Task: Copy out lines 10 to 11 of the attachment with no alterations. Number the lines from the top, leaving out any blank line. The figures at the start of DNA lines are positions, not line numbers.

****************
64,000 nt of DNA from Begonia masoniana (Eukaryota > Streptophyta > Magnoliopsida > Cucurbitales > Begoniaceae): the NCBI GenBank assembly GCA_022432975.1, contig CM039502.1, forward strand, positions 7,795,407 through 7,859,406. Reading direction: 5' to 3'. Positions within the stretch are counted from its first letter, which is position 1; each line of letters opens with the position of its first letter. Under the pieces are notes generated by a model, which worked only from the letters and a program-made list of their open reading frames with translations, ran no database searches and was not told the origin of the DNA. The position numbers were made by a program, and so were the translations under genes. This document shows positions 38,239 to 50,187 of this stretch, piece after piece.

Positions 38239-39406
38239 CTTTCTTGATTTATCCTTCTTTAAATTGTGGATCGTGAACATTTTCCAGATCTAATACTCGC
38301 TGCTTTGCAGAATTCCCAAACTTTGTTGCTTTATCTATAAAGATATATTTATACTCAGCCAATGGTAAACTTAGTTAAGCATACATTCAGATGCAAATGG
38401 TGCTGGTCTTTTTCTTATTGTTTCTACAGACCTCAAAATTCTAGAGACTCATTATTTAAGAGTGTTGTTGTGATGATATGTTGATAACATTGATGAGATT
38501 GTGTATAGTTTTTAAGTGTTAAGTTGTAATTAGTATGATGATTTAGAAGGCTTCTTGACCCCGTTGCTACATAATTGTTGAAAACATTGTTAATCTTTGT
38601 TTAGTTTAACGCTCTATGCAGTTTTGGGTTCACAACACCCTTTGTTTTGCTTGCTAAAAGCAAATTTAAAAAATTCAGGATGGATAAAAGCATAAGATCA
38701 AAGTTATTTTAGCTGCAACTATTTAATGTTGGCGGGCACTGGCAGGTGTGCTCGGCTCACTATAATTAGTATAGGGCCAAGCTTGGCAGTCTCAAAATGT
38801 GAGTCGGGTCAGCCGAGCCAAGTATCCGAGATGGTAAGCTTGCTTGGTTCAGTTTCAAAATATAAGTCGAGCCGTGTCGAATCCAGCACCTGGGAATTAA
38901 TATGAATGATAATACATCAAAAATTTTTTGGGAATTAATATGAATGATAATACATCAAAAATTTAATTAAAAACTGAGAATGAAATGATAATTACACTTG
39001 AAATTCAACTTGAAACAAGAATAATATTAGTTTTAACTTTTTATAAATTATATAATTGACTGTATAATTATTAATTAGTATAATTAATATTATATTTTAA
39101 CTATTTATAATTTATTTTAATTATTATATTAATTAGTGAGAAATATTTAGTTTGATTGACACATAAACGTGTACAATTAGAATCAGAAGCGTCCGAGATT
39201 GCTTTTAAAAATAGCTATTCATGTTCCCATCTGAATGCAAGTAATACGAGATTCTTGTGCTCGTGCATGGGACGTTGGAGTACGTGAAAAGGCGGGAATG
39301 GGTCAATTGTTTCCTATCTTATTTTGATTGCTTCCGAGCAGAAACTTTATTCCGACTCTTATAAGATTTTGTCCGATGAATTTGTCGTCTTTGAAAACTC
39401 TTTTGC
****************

38901 TATGAATGATAATACATCAAAAATTTTTTGGGAATTAATATGAATGATAATACATCAAAAATTTAATTAAAAACTGAGAATGAAATGATAATTACACTTG
39001 AAATTCAACTTGAAACAAGAATAATATTAGTTTTAACTTTTTATAAATTATATAATTGACTGTATAATTATTAATTAGTATAATTAATATTATATTTTAA